FF: Author’s Copies Arrive!

Coco Contemplates the Aurora Borealis Bridge

I wasn’t April Fooling you when I said that the official release date for Aurora Borealis Bridge, print edition, had been set back to April 12th, due to problems at the printer.  (The e-book version should be available as of April 5th.)  However, my author’s copies arrived this week, so it’s possible some brick-and-mortar stores may have their copies sooner.

And, for those of you in New Mexico, remember, I’m presenting tonight at the ASFS meeting.  I invite questions, will be reading from Library of the Sapphire Wind, and I even have a few nifty things to give away. 

For those of you unfamiliar with this column, the Friday Fragments lists what I’ve read over the past week.  Most of the time I don’t include details of either short fiction (unless part of a book-length collection) or magazines.  The Fragments are not meant to be a recommendation list.  If you’re interested in a not-at-all-inclusive recommendation list, you can look on my website under Neat Stuff.

Once again, this is not a book review column.  It’s just a list with, maybe, a bit of description or a few opinions tossed in.  And it’s also a great place to tell me what you’re reading. 


Master of Djinn by P. Djeli Clark.  Audiobook.  Enjoyed.  A good plot, a rich setting, characters I was absolutely rooting for all the way.

The Broken Vase by Rex Stout.  A non-Nero Wolfe mystery.  Despite one element I absolutely could not believe, I enjoyed this.

DreamForge Anvil, issue 7.  A variety of looks at the question of what is the meaning of a life.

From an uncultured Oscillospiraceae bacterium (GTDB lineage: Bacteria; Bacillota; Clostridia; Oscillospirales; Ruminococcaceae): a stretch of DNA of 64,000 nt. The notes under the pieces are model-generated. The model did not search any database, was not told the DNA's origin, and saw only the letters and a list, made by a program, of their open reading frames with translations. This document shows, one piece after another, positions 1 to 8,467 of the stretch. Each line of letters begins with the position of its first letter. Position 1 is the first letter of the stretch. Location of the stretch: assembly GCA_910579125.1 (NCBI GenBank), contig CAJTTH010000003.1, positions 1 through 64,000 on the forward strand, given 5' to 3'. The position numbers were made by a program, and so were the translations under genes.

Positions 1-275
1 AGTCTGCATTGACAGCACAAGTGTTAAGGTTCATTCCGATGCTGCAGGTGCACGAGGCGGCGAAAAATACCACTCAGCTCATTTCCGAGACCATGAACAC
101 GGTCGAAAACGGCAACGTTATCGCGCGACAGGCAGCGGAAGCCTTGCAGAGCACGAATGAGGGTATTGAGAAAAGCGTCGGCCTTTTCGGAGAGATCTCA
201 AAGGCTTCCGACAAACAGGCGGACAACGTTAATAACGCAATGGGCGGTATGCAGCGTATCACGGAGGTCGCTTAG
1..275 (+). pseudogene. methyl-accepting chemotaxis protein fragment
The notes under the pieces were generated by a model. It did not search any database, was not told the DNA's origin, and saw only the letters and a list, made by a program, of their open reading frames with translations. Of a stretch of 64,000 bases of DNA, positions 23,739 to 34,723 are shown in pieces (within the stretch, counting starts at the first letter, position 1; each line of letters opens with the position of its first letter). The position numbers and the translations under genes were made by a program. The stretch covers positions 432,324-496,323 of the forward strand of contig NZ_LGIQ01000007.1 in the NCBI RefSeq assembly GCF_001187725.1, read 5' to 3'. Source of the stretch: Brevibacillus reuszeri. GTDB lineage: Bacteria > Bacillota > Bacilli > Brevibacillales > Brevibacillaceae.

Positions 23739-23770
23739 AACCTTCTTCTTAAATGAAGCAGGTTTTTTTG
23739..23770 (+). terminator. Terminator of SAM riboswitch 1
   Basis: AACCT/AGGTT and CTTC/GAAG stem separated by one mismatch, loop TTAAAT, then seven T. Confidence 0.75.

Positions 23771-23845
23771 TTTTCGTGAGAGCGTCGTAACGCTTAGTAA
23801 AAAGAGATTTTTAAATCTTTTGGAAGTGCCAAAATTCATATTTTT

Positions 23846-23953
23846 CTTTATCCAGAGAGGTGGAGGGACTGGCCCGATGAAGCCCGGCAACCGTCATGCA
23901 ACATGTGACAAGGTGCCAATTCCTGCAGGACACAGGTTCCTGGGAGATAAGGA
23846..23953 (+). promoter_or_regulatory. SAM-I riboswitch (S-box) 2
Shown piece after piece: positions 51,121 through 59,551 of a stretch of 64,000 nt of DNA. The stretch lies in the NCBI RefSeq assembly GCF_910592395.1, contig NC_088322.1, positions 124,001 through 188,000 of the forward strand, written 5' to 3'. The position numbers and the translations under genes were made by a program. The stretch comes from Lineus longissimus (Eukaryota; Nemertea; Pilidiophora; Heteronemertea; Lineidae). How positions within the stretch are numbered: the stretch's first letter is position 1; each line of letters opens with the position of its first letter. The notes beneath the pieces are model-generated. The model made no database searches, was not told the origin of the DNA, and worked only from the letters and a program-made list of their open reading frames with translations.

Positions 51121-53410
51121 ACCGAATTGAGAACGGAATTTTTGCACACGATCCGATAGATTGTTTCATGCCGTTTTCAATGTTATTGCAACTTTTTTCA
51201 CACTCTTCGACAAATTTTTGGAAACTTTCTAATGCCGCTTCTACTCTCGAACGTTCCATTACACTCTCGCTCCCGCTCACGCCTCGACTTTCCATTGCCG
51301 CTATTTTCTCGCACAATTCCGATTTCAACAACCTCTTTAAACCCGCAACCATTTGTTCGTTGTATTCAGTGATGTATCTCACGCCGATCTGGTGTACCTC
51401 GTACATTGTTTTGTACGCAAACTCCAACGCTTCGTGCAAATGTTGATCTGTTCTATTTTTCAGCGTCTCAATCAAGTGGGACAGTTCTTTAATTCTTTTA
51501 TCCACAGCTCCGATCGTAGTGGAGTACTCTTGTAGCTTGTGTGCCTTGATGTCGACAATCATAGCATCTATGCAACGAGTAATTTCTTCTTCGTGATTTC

In Progress:

Juniper Wiles and the Ghost Girls by Charles De Lint.  ARC.  So far, very hard to put down.

Jitterbug Perfume by Tom Robbins.  Recommended by a friend.  Halfway.

The Long Way to a Small Angry Planet.  Audiobook.  Just started.


American Archeology Magazine, an earlier issue I somehow missed finishing.


6 Responses to “FF: Author’s Copies Arrive!”

  1. Beverly Martin Says:

    I had a good reading week. First, I read The House in the Cerulean Sea by T.J. Klune. I liked the cover and that made me want to see what the book was about. The Government decided magical people needed to be registered and any magical children needed to be places in special orphanages. The protagonist was a government inspector who visits the orphanages. I had feelings for the characters and the plot keep me engaged. I intend to look for more works by this author.

    Second was A Call to Arms (Honorverse: Manticore Ascendant #2) by David Weber, Timothy Zahn, and Thomas Pope. This novel has many of the same characters as the first Manticore novel, including
    Lt. Travis Long. The political battle over funding for the Royal Manticoran Navy produces some ugly fruit when mercenaries invade the Star Kingdom. Very exciting. Looking forward to the next book.

    The Grand Finale was LIBRARY OF THE SAPPHIRE WIND! I had been saving this for a special treat and it was worth the wait. It was refreshing to have three main characters who were mature women. They didn’t have any special powers, other than being smart, observant and well read. The young people they were helping were realistic. Their attitudes, secretiveness, and family battles are common to young people everywhere. Yes, there was a cliff hanger, but I was prepared for it. Besides, the next book will be here in a couple of weeks. Thanks, Jane, for a fun and interesting fantasy book!

  2. Svenn Lindskold Says:

    I read Robbins a couple years ago. I still have five of his books on my shelves. Enjoy!

  3. Louis Robinson Says:

    Plugging away at any number of things this week, but nothing except a couple of journal articles finished.

    However, I did get caught up – again! – on Wot i red. Alan, if you’re listening: your remark about the paucity of Korean War literature immediately brought The Bridges at Toko Ri to mind. I should probably revisit it, since it was Required Reading in high school, which tends to taint things with an odour of literature – and I know I dismissed some key elements as of no interest [nothing blew up, except maybe somebody’s marriage]. But not only was it rather well-regarded by people who were there, it must be quite the shortest book Mitchener ever wrote. By about 600 pages!

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